NARROW-LEAF AZARA. This is also Chilean and Argentinean, but less tree-like, with larger leaves of lighter green; up to 3 inches long by five-eighths of an inch wide. Its flowers are rich yellow and showy in April, though only weakly vanilla-scented. It makes lilac-white, pale mauve or lavender colored berries. It has been cultivated in the North since at least the 1920s. The tallest I have found recorded is 20 feet, and in Seattle I have so far found it that height at the Carl S. English, Jr. Gardens at the Locks. Specimens are there in beds #204, 305 and 306. It has been cultivated since 1988 at Washington Park Arboretum (four in 13-8E and two in 12-8E). It will be blackened if not killed in severe cold winters.

3) Azara serrata Ruíz & Pav. [Flora Peruvianae, et Chilensis Prodromus t. 36. 1794]
    WHITE-BERRY AZARA. This is also Chilean and Argentinean. In its native land its names are Corcolén, Aromo, or Aromo de Castilla. It is scarcely tree-like, tending to be broad and low; growing to perhaps 15 feet or so. It features broad, bright green leaves up to 2.75 inches long by 1.5 inches wide, on stems to five-sixteenths of an inch. Its flowers are rich yellow and showy in April or May; scented, it has been said, of fresh fruit salad. It makes porcelain-white berries in late August, a quarter-inch to a third of an inch wide, usually in clusters of 3 to 5. Cultivars exist, such as 'Andes Gold' and 'Maurice Mason'. The latter cultivar has also been sold (incorrectly) as A. paraguayensis, and been suggested as a possible hybrid between A. lanceolata and A. serrata.
    I have not yet learned what year this species was first cultivated in the North. In 1987 I admired mature fruiting specimens in Victoria, B.C. Seattle has at least two specimens that last year measured 9.5 feet tall, but both were planted only in the 1990s and may eventually grow to small trees.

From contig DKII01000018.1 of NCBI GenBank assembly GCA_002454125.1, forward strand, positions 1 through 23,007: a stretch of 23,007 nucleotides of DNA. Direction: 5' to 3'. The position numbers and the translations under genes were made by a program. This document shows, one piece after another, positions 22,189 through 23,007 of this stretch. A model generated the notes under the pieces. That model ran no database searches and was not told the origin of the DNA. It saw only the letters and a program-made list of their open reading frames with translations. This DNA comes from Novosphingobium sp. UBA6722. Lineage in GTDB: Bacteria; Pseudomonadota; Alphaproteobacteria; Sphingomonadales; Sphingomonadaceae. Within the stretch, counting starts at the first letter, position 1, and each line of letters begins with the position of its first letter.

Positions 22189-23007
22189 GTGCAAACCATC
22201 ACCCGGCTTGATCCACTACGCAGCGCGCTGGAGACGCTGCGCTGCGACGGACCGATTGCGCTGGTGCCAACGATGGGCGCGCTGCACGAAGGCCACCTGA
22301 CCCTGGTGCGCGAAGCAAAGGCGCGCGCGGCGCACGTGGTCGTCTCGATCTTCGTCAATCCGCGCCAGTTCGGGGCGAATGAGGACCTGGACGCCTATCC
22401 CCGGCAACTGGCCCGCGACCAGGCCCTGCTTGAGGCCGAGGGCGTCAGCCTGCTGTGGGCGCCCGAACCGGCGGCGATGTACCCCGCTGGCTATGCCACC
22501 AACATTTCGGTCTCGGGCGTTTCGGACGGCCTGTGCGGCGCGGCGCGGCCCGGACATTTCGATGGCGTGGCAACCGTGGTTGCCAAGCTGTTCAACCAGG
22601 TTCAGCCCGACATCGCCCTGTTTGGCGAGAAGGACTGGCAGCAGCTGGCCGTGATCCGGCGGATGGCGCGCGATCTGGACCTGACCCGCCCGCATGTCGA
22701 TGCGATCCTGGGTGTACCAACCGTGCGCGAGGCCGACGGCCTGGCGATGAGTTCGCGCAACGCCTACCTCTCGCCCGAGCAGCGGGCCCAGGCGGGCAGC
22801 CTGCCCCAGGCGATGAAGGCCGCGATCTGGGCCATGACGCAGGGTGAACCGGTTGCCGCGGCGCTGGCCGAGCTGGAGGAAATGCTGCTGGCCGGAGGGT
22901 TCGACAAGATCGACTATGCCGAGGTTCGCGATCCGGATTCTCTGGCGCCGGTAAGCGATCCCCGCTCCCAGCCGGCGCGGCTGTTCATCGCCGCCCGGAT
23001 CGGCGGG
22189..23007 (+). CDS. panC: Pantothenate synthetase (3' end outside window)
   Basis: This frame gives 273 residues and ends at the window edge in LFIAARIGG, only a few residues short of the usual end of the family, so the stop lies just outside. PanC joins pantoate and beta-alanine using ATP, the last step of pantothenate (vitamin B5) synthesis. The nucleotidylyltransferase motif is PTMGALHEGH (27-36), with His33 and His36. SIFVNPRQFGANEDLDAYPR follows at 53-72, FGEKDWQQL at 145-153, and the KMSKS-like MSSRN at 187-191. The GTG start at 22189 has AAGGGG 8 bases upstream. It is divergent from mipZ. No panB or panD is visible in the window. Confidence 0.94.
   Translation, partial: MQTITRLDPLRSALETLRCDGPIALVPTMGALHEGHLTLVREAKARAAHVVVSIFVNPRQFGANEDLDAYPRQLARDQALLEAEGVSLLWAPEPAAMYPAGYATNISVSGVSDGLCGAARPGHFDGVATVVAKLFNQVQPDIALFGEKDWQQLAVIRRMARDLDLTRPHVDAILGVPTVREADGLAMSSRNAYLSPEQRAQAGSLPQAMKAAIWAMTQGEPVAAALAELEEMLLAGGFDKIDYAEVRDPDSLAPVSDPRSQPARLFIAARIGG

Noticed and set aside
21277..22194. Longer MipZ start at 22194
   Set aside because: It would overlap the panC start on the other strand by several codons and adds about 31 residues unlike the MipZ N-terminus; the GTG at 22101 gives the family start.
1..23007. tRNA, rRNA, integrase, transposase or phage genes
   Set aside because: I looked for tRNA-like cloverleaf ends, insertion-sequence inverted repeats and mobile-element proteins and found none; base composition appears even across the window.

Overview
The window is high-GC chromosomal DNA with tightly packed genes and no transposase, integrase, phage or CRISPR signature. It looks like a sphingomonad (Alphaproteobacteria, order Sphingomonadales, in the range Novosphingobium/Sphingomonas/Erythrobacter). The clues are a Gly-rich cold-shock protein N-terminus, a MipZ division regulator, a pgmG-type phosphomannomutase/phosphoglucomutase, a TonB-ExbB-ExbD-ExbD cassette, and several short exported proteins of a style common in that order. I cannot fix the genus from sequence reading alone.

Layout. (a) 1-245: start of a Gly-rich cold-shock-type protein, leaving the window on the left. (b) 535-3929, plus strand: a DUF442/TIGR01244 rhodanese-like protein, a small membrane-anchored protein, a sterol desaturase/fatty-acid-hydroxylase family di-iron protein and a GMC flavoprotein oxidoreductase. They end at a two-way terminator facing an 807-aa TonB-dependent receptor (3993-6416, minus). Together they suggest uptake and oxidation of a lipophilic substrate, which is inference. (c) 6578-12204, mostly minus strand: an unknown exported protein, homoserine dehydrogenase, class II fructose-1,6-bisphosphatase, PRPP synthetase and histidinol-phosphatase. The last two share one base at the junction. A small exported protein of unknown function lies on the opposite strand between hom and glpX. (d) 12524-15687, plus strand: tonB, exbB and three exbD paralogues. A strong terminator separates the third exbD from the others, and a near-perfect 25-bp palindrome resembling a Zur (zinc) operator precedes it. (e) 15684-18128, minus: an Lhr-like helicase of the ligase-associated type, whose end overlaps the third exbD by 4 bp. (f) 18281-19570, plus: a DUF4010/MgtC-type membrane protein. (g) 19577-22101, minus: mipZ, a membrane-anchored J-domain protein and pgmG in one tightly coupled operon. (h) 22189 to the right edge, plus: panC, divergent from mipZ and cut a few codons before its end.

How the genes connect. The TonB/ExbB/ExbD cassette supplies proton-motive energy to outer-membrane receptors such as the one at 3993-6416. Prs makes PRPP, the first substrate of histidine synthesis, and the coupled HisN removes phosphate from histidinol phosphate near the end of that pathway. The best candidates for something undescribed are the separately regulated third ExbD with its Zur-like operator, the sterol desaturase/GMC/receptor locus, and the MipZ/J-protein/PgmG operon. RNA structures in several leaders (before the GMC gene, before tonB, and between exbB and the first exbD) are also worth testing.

(A very similar species to A. serrata is Azara dentata Ruíz & Pav. [Systema Vegetabilium Florae Peruvianae et Chilensis 138. 1798] TOOTHED AZARA. It shares the same common names in South America, and though cultivated in the North since about 1830, is still horribly confused in horticultural circles. If you see a plant labeled as Azara dentata, it may well really be A. serrata. It blooms later in spring (or summer) than A. serrata, has shorter-stalked flower clusters, smaller leaves (to about 1.5 inches long) that are felted beneath, and it is less cold-hardy. It makes similar berries but they are often yellow or orange. I do not know of any Azara dentata in Seattle, but the real species may exist here. Most likely a few people have youngsters of A. serrata acquired inaccurately under the name A. dentata.)

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Azra lanceolata photo
Azara lanceolata flower photo by ALJ
<i>Azra microphylla</i> 'Variegata' photo
Azara microphylla 'Variegata' photo by ALJ



Arthur Lee Jacobson plant expert
Arthur Lee Jacobson plant expert
Arthur Lee Jacobson plant expert
Arthur Lee Jacobson plant expert
Arthur Lee Jacobson plant expert
Arthur Lee Jacobson plant expert
Arthur Lee Jacobson plant expert
Arthur Lee Jacobson plant expert
Arthur Lee Jacobson plant expert
Arthur Lee Jacobson plant expert
Arthur Lee Jacobson plant expert
Arthur Lee Jacobson plant expert
Arthur Lee Jacobson plant expert
Arthur Lee Jacobson plant expert